Their habits are sociable, and flocks may often be seen in the daytime disporting themselves in the sea, making short flights just above the surface, then flopping into the water, splashing and chasing one another in their playful gambols, and when tired of their fun rising in a body and rapidly disappearing from view in the manner already described. On one occasion I saw a flock of several hundred thus amusing themselves in the broad sunshine (although the bird is more nocturnal than diurnal) as our ship was steaming through the narrow “French pass” in Cook’s Strait.
They seem to scatter at night, for as darkness approached I have noticed numerous single examples, as if the flocks of the daytime were dispersing over the surface of the ocean in quest of their food. They fly low but swiftly, and utter a note resembling the native name by which the bird is called, but somewhat prolonged, as paka-ha-a—paka-ha-a. During the breeding-season I have seen very large flocks of them between Whale Island and the mainland, some of them hovering on the wing, hundreds together in “schools” or flocks, and others scattered far and wide over the surface, floating in a listless manner as if resting after the hunting exploits of the night.
Occasionally, perhaps once in several years, they appear in prodigious flocks and seem to cover the sea for miles around; but they soon scatter again over “ocean’s boundless bosom,” and are then not more plentiful than the other Petrels. This periodical “mustering of the clans” is doubtless due to a superabundance of some particular food-supply in the part of the sea where they congregate.
Whale Island is one of their favourite breeding-grounds, the places selected being the stony, scrub-covered slopes near the summit, as well as the holes and crevices among the rocks far above high-water mark. The adjacent little island of Motoki is also a nesting-ground. The island of Karewa in the Bay of Plenty, and the numerous islands in the Hauraki Gulf are also favourite breeding-grounds. They nest in communities and their burrows are like rabbit-warrens, covering acres in extent. As a rule, they go down vertically for about a foot and then spread off laterally for a distance of two feet or more, thus forming a chamber in which the Petrel deposits her single egg and afterwards cradles her young. In the early morning the old birds go off to sea, and do not return to their nests till after dark, when there is great noise and excitement among the nestlings in their eagerness for the food which has been stewing for them all day long in their parents’ crops.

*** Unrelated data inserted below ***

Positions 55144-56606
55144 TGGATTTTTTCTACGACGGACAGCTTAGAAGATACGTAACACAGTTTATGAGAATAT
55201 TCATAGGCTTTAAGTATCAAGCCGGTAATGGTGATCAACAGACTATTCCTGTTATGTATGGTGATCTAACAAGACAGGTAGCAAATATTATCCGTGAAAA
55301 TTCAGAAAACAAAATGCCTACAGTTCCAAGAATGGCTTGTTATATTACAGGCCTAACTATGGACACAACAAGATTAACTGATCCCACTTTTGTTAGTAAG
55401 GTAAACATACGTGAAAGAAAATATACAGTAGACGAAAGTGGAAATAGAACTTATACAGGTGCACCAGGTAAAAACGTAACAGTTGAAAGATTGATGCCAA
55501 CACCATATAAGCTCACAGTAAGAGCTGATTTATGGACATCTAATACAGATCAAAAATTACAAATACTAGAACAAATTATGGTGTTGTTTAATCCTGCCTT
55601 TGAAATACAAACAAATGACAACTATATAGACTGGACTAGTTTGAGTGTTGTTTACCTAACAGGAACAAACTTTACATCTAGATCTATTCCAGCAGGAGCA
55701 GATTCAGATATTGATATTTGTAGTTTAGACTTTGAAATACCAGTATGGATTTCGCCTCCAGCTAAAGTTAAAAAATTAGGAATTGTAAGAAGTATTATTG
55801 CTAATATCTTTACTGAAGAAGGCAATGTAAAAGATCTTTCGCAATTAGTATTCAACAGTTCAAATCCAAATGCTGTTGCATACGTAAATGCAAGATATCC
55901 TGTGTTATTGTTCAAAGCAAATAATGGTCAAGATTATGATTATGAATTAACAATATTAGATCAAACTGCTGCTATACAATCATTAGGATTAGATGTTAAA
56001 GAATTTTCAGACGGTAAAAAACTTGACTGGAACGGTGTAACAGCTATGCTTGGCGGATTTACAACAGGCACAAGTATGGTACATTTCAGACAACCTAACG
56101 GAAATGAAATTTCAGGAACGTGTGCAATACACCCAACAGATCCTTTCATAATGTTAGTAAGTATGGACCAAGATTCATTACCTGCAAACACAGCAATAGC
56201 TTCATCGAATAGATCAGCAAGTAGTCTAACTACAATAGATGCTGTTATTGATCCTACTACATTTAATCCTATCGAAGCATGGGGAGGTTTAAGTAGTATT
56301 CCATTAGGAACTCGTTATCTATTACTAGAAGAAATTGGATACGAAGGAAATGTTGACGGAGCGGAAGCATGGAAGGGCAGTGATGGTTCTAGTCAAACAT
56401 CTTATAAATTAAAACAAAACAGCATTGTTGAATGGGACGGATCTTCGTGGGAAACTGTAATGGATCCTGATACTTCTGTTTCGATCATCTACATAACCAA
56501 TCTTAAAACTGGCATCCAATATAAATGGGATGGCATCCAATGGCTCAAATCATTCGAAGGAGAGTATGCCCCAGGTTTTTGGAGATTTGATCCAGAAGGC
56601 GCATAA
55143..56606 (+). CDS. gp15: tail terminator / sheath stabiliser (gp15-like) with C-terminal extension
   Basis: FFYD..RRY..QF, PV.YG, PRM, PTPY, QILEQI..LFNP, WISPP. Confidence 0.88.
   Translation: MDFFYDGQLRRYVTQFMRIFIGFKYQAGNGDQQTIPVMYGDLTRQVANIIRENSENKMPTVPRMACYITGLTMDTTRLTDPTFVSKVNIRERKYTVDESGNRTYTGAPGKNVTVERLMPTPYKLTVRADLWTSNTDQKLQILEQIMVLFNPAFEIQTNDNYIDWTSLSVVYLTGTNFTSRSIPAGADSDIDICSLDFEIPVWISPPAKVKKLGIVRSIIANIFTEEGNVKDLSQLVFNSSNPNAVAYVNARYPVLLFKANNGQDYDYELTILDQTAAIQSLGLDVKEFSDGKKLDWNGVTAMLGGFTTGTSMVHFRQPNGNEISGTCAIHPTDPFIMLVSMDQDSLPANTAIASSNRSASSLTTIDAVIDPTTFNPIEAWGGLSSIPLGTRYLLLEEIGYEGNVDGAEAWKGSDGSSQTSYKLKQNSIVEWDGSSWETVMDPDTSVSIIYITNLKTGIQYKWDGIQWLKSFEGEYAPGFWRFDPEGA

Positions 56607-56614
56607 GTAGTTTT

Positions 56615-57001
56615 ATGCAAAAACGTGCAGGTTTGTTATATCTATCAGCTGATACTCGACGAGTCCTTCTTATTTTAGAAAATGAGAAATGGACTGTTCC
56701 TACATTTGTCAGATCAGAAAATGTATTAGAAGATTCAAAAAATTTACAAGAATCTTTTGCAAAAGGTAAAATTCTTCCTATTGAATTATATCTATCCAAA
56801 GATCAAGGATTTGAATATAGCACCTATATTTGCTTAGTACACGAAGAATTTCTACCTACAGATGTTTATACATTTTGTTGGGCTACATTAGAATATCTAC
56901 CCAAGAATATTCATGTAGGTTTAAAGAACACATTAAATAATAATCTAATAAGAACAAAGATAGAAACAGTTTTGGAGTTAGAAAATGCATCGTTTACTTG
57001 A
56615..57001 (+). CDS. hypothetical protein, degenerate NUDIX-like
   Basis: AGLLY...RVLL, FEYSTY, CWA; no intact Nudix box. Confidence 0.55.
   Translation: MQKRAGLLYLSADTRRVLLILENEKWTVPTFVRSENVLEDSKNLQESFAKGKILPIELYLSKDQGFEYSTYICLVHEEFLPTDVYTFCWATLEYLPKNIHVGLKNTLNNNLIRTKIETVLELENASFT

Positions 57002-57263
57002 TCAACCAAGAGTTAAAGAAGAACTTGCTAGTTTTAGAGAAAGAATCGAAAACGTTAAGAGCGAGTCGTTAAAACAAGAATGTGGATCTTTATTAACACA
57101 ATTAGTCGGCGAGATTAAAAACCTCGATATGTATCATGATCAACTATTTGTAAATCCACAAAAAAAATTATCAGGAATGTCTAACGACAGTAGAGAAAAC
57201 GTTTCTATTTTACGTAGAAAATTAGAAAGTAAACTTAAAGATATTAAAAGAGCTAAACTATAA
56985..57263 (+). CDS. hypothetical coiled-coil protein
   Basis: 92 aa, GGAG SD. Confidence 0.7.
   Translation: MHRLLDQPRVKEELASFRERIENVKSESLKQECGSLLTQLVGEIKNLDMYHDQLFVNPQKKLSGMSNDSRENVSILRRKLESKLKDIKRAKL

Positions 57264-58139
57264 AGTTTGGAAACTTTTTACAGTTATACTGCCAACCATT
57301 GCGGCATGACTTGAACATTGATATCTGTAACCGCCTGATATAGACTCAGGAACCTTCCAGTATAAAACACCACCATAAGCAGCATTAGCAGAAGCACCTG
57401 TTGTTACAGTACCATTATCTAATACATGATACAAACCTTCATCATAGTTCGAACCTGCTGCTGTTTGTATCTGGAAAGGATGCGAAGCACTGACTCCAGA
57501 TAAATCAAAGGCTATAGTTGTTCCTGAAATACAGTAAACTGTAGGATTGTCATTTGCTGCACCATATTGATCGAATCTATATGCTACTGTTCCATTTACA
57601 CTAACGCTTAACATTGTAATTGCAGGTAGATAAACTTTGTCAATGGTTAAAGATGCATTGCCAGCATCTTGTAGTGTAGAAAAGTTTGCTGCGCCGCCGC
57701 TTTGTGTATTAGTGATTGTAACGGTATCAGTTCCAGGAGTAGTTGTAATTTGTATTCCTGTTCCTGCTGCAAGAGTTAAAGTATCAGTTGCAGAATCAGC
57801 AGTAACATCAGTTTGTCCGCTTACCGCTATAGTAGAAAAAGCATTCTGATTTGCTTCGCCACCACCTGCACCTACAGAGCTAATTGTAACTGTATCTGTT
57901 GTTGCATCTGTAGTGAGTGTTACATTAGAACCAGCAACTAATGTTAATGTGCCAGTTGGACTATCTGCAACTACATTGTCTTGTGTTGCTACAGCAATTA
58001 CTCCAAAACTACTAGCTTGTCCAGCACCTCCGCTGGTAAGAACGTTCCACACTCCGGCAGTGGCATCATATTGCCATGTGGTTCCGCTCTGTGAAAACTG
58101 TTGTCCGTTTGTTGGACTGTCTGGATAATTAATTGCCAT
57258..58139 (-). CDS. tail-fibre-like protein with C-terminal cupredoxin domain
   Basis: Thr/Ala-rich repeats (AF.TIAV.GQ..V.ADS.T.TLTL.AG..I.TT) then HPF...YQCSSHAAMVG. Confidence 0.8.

The Maoris state that the young birds quit their nests for the sea towards the end of February, which would accord with my observations on Whale Island. They do their best, however, to interfere with this domestic arrangement, for when the fledglings are about to take their departure, they are visited by Maori hunting-parties, who capture sometimes four or five hundred of them in a day, and pot them in their own fat as huahua, which is esteemed a great delicacy. Having regard to the profit the island is strictly tapu during the early part of the breeding-season, and no native is allowed to land there. The expiation of the tapu and the slaughter of the innocents form one and the same event!
It breeds on several of the larger islands in the Hauraki Gulf; and Mr. Cheeseman found it nesting on the “Hen and Chickens.”
An egg of this species in my son’s collection is broadly oval, measuring 2·3 inches in length by 2 in breadth, and is perfectly white.
* Mr. Salvin writes (Ibis, 1888, p. 356):—“Sir Walter Buller’s collection contains a specimen referred to this species, which is the first I have seen answering to Forster’s description. It has a general resemblance to P. opisthomelas, Coues, as regards the colour of its plumage, but may at once be distinguished by its pure white under tail-coverts.”